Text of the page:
…Murph’s head spun with memories as he drove. He remarked to himself in the midst of it that this was why he didn’t travel here often. Nathan hated Husky pants. He hated his son wearing them. Nathan hated taking him to Robert Hall and out toward the Island to Klein’s and Abraham and Strauss, two other stores that carried Huskies.
Jesus, Murph thought as memories bombarded him from numerous directions. He remembered the ripped coat and was thinking about it when he came upon the block Georgewood Florist used to be on. He wasn’t sure this was the exact block anymore because the entire area was Korean and all the businesses had changed. But the bicycle store was still there, its signs in Korean, and the brick church was on the block before it—that was Korean now too.
His thoughts became more like flashes here because too many landmark-recollections were in this space. “Hello Georgewood,” was first, the sound of his aunt’s voice in his ears as she answered the phone with those same words every time. That church was where he and one group of his teenage friends used to go cruising for girls at church dances when he was in high school. They traveled in a pack, cruised for girls, looked for and picked fights. The old Roosevelt movie theater was next, on the other side of the street. He’d felt up ugly Mary there and made out with her because his friend Alan’s girlfriend wasn’t allowed to go out unless it was a double-date. So he and Mary got to be partners of sorts, an arrangement. Mostly they went to the RKO Palace on Main Street in Flushing because Alan’s father owned a share in it and Alan always had free passes, but the old Roosevelt was the usual standby. It wasn’t a theater anymore. Now it was a banquet hall and catering center. The RKO wasn’t a theater anymore either. It was an indoor flea market.
Murph had also made out with Mary Lamb at the Roosevelt. Mary Lamb—that was her real name—had a tongue made of sugar, the sweetest tongue Murph had ever tasted in his whole life. If he could still hear his aunt’s voice in his ears, he could still taste that tongue, and when he allowed himself this pleasure, he could picture her face and remember the first time he’d put his hand under her skirt and felt her up over her panties. She’d told him to stop, but she hadn’t meant it. He knew that because he stopped when she told him to and then she asked him why he stopped. So he continued. That was the first time he’d ever found his way inside a girl’s panties. It was his first look inside a girl’s mind too.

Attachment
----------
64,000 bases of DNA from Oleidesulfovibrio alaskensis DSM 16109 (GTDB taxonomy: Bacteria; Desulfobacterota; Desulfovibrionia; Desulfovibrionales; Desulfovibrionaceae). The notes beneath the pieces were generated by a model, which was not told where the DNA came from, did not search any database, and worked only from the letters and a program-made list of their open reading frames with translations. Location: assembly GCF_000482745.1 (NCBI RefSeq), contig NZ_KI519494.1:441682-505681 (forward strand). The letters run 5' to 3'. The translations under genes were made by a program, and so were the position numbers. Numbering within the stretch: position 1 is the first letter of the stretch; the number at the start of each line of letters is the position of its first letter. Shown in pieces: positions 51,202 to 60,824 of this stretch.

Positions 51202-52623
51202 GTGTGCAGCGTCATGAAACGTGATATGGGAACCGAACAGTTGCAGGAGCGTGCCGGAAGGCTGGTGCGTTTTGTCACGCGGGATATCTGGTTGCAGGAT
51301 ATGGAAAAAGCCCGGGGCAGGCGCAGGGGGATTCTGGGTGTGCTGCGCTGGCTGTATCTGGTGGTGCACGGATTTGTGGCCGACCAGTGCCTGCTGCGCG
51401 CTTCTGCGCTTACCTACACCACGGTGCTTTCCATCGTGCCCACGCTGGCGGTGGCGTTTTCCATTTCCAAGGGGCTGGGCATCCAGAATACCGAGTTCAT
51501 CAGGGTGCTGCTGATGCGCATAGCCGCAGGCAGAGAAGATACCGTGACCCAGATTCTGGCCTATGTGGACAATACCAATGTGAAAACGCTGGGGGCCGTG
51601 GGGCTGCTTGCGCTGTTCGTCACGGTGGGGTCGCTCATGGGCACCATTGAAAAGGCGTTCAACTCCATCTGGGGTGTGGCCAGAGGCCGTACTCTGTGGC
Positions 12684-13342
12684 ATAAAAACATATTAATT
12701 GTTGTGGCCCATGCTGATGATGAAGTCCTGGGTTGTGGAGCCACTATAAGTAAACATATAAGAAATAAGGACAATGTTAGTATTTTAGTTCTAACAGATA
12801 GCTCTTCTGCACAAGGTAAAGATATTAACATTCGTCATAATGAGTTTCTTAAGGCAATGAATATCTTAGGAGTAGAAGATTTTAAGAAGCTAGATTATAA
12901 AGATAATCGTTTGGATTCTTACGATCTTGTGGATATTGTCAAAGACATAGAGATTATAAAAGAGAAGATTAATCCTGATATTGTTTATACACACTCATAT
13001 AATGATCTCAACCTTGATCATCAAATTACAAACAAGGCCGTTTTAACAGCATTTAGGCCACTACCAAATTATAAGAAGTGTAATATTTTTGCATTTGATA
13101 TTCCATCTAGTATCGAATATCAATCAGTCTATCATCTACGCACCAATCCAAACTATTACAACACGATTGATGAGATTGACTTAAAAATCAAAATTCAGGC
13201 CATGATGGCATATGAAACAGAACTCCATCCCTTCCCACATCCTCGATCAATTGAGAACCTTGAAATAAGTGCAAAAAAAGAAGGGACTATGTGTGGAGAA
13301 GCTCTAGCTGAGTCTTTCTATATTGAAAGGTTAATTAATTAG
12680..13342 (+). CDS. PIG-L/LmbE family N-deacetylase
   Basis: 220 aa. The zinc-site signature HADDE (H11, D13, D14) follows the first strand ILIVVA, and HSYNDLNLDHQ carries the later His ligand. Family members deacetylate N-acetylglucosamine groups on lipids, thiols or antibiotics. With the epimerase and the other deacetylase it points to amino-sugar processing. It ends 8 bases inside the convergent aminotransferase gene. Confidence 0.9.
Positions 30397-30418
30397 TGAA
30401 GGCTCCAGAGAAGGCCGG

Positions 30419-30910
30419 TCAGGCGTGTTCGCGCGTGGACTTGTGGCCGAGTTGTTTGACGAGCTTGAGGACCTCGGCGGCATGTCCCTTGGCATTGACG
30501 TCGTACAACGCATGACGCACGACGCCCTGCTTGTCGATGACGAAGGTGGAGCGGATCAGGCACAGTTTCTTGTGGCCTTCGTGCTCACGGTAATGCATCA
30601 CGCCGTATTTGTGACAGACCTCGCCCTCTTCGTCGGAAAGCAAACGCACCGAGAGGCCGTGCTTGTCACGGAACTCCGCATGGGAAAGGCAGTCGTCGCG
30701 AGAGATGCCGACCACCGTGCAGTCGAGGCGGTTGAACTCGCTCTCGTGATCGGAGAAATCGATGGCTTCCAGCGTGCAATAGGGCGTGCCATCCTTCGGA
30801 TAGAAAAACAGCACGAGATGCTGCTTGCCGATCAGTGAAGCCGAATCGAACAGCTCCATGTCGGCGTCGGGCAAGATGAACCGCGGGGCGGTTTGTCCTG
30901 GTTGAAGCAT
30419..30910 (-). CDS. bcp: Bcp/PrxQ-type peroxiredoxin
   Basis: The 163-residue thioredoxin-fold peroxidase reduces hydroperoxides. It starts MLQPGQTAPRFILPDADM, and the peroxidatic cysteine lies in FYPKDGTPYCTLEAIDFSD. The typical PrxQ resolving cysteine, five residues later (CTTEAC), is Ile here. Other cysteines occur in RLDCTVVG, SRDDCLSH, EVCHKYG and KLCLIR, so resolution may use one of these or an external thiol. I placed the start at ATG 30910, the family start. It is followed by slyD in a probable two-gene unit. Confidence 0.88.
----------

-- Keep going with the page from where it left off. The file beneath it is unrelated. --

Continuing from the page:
Lots of girls were named Mary back then, especially the Catholic girls, and Murph mostly found himself with Catholic girls because most of the friends he hung out with, who were really Alan’s friends, were Catholic. That was why it was church dances, garage parties, beer and fights. Alan came from a mixed family, Jewish father, non-Jewish mother. Technically he wasn’t Jewish, and actually he wasn’t religious at all. In the scope of things it didn’t matter other than it led Murph to being where he might not have ordinarily been, but then they were kids and kids did what kids did, different back then than it was now…